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Letter: Agritourism enterprises must not be bigger than farms

The Monitor’s Feb. 21 editorial, “Agritourism law needs clarification” questioned whether to allow agritourism businesses larger than the farming operation.

I disagree with your conclusion to eliminate size restrictions.

By including the phrase “which is ancillary to the farm operation” in RSA 21:34-a, the Legislature intended that the agritourism businesses not detract from the farming operation. Ancillary, meaning secondary to or subordinate to, limits agritourism businesses to being no larger than the farming operation. If both are equal in size, growth requires that the farm grow first.

The Legislature also did not relieve agritourism businesses from compliance with local land use regulations.

Agritourism businesses larger than the farm risk shifting the owner’s emphasis away from farming. Without size restrictions, there is no incentive to maintain or grow the farm. The farm may even disappear, resulting in only commercial businesses on land zoned rural or residential, in addition to defeating the intent of agritourism. Agritourism could become a back door for starting commercial businesses where not allowed by zoning. Small farms proposing larger agritourism businesses have questionable motives.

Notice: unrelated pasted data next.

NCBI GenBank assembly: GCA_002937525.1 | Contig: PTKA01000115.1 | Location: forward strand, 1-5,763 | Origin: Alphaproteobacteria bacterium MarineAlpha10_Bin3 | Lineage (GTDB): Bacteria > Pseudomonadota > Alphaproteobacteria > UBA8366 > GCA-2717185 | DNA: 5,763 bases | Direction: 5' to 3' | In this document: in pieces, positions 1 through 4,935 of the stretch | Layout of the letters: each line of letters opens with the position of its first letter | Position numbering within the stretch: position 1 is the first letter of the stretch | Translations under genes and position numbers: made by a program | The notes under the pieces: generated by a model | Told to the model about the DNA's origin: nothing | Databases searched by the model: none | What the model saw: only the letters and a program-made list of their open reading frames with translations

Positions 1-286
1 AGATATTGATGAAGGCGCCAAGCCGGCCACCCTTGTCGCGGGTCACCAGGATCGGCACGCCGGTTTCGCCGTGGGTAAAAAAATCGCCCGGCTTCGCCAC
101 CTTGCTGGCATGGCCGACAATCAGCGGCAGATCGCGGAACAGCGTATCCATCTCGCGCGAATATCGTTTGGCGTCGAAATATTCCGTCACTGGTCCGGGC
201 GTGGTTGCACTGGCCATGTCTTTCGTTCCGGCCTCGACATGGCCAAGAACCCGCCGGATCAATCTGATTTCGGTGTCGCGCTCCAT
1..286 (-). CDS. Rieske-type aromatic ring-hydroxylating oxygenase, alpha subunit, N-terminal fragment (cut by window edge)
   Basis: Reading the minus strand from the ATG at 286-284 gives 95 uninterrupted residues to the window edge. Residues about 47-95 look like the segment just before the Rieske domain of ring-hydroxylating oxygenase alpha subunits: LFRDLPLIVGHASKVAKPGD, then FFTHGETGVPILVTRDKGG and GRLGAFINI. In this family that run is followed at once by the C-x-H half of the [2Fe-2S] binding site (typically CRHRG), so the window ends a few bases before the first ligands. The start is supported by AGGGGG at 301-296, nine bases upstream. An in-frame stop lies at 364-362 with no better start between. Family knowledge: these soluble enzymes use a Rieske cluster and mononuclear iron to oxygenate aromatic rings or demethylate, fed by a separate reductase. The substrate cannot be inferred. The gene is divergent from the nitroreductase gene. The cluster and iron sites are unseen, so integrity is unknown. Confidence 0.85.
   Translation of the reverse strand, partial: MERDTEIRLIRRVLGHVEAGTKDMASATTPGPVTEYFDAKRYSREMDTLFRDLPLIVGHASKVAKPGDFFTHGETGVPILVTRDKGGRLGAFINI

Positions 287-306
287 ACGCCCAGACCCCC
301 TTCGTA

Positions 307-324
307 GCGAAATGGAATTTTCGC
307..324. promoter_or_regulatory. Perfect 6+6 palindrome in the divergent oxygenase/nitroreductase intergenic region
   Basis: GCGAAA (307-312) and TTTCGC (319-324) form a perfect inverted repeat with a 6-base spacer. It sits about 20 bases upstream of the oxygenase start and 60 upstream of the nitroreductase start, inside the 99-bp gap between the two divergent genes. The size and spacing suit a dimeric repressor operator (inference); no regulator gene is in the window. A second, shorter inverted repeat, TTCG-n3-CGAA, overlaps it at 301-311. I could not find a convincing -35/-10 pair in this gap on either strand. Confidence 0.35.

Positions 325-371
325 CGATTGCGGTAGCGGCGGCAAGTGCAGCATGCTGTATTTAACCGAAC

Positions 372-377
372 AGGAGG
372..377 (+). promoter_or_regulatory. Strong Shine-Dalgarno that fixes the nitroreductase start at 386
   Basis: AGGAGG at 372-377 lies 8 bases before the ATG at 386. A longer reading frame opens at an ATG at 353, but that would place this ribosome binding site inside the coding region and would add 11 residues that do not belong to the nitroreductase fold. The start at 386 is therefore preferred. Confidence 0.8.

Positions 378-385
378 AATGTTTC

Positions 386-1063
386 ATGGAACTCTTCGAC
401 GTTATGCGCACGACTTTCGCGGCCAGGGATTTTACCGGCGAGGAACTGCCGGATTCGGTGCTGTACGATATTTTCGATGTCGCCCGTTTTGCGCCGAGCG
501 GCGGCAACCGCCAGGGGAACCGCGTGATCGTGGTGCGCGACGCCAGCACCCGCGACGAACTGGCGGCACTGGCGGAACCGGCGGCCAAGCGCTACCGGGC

Neighbors accept existing farms but introducing larger agritourism businesses with increased noise and traffic results in safety concerns, unacceptable loss of quality of life, and significant loss of property values for the neighbors.

Without size restrictions, local land use agencies will be forced to consider the impact of new agritourism businesses both as proposed and with future growth.

Agritourism businesses must comply with current regulations. Revisions require careful consideration of possible unintended anti-farm consequences.

Newtown, Conn.

(The writer lives in Newtown, Conn., and owns land in Henniker.)

Legacy Comments2

NOTE: I meant to say "...before the term agritourism was added to the RSA in 2007..." (RSA 21:34-a Farm, Agriculture, Farming)

Mr. Bennett, please stop misleading the public by purposely misquoting "agritourism" legislation (RSA 21:34-a). The phrase is “OR active involvement in the activity of the farm which is ancillary to the farm operation.” This little word "or" carries a lot of meaning. Under this RSA a farmer can also attract visitors to a working farm for the purpose of eating a meal, making overnight stays, enjoyment of the farm environment, and education on farm operations. Mr. Forster's 30+ years as a tree farmer, and his enjoyment of hosting weddings and like events on his beautiful farm in the off season, has been going on there long before agritourism was added to the 2007 RSA, and your brother taking up residence in the neighborhood in 2007/2008. Also, contrary to your belief that “the Legislature did not relieve agritourism businesses from compliance with local land use regulations,” please read RSA 672:1, II-b: "Agricultural activities are a worthwhile feature of the NH landscape and shall not be unreasonably limited by use of municipal planning and zoning powers or by the unreasonable interpretation of such powers." As a gentle reminder, local land use boards don't dictate our zoning laws though the attempts are always there. That seemed to be the philosophy and intent of purpose for why your brother served on the Henniker Planning Board for 19 years (half of those years as chairman), and still seems to have that belief today. "We the people," the legislative body of the town, define zoning through warrant articles and a vote at town meeting.

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